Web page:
The principal said a substitute teacher had been teaching him in the special-education room when he bit the teacher on the hand. A second teacher who helped move the boy to the timeout room was bit on the finger and buttocks.
Inside the timeout room, the boy disrobed and urinated on the walls. He defecated in the center of the room. Teachers offered him toilet paper if he would calm down. He calmed down. They gave him toilet paper. He used it to smear feces on the walls.
The group home caretaker was called, and they were leaving the school when the boy lost his temper again.
The caretaker told officers that despite several prescription drugs used to manage his emotions, the boy loses his temper about once every two weeks in similar incidents.
The boy's social worker, from another county, told the officer she had no long-term or emergency care plan for the boy. Rock County Crisis Intervention was called and found inpatient treatment for him at Winnebago Mental Health Institute.
A principal suspended a boy, 11, for having a knife at school. The next day she heard the student might have threatened another 11-year-old boy with the knife. She called police.
The boy who said he was threatened said he believes the other boy did it because the first boy had picked on him in the past.
The boy with the knife was said to have committed six infractions during the school year, from using bad language to being disruptive in class to threatening other students. Police were not called for those incidents, and the boy had never been arrested.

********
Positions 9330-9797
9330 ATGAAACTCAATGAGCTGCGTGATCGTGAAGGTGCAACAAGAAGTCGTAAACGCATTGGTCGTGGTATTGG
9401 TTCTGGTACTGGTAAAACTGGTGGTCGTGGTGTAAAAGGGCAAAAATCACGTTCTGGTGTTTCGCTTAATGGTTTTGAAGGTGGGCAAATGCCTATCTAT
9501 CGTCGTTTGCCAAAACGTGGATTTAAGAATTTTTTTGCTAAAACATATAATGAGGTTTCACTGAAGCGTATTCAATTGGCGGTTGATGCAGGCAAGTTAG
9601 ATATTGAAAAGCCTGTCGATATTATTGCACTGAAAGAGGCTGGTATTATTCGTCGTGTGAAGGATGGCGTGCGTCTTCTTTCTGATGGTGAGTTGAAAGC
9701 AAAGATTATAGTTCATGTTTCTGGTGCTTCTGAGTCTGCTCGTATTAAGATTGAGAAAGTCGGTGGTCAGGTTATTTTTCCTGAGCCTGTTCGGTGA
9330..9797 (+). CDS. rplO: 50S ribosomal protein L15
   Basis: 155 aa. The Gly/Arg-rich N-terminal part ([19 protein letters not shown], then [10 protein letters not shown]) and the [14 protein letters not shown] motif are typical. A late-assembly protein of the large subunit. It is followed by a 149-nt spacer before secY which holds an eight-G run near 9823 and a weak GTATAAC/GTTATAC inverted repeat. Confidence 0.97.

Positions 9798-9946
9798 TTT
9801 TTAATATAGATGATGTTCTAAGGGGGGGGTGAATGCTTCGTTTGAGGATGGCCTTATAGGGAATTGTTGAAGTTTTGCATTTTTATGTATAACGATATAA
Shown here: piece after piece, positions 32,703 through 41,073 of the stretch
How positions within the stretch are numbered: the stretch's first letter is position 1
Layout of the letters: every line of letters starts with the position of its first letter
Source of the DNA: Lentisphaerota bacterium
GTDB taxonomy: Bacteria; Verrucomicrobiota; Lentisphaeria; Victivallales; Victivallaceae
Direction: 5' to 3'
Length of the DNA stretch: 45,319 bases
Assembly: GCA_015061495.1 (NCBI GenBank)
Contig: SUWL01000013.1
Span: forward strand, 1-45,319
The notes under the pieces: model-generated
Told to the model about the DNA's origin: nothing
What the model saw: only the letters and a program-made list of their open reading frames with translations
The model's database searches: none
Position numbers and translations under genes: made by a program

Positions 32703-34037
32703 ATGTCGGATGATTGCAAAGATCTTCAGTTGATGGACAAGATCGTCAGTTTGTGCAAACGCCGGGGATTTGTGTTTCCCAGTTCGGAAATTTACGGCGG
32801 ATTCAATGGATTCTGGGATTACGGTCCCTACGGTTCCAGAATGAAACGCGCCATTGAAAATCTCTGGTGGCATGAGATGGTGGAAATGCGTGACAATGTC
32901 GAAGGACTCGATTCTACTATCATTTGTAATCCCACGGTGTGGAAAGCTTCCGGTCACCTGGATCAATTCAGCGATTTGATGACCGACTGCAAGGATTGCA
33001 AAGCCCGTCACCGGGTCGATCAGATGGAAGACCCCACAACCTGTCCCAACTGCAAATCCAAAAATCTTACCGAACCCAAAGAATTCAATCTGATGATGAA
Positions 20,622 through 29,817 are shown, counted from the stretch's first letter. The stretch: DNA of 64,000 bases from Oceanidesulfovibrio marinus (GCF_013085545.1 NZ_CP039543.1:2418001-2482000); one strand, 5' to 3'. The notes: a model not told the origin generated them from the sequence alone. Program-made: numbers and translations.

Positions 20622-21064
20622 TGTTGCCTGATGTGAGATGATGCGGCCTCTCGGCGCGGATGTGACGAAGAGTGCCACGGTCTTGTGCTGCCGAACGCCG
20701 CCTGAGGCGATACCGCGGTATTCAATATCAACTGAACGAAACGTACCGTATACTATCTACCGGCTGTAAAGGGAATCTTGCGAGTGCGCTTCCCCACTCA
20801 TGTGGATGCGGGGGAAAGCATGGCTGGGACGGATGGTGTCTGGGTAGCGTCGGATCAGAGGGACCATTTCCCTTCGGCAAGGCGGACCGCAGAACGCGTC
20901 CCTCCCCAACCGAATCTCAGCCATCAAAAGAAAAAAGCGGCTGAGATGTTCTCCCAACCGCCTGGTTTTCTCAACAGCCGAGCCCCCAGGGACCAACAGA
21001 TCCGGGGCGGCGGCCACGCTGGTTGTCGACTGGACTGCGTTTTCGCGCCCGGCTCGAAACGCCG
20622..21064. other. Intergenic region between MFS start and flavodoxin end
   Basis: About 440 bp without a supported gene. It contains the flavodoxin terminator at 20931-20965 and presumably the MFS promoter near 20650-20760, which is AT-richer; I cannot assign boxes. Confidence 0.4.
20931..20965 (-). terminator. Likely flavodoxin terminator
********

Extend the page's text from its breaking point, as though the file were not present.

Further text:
The mother of the boy with the knife told police the boy was in counseling and that her ex-husband had committed suicide.
Police sent a copy of the report to juvenile probation "to make them aware of the problems."
The boy who had the knife denied threatening anyone. The officer was unable to prove otherwise.
A mother of a kindergartner called police, saying that a few days earlier her daughter came home saying a boy pinched her on the chest and buttocks. The girl called her mother May 15, saying she was not feeling well.
The grandmother came to sit with the girl until the mother arrived. The girl told her grandmother that the same boy who had pinched her had pointed a pair of scissors at her that day.
The mother said her daughter had come home with bruises from being poked several times in January. The mother did not seem satisfied with the response of the principal or district administration.
The teacher told the officer that the earlier complaints of poking and pinching were true and "were taken care of." The teacher said she and an aide had not witnessed that day's incidents, and the girl had not said anything.
The teacher "was reluctant to provide much more information, as she was unsure how much information or details she could provide."
The officer concluded nothing criminal had occurred and advised the mother to work things out with school authorities.
A mother contacted police, saying a boy had assaulted her son.
Both boys were age 11. The mother was upset because her son was suspended for five days, while nothing was done to the other boy, she believed.
The boys apparently had a disagreement. The boy who was accused said he had not punched the boy in the arm, that he accidentally bumped him with his elbow.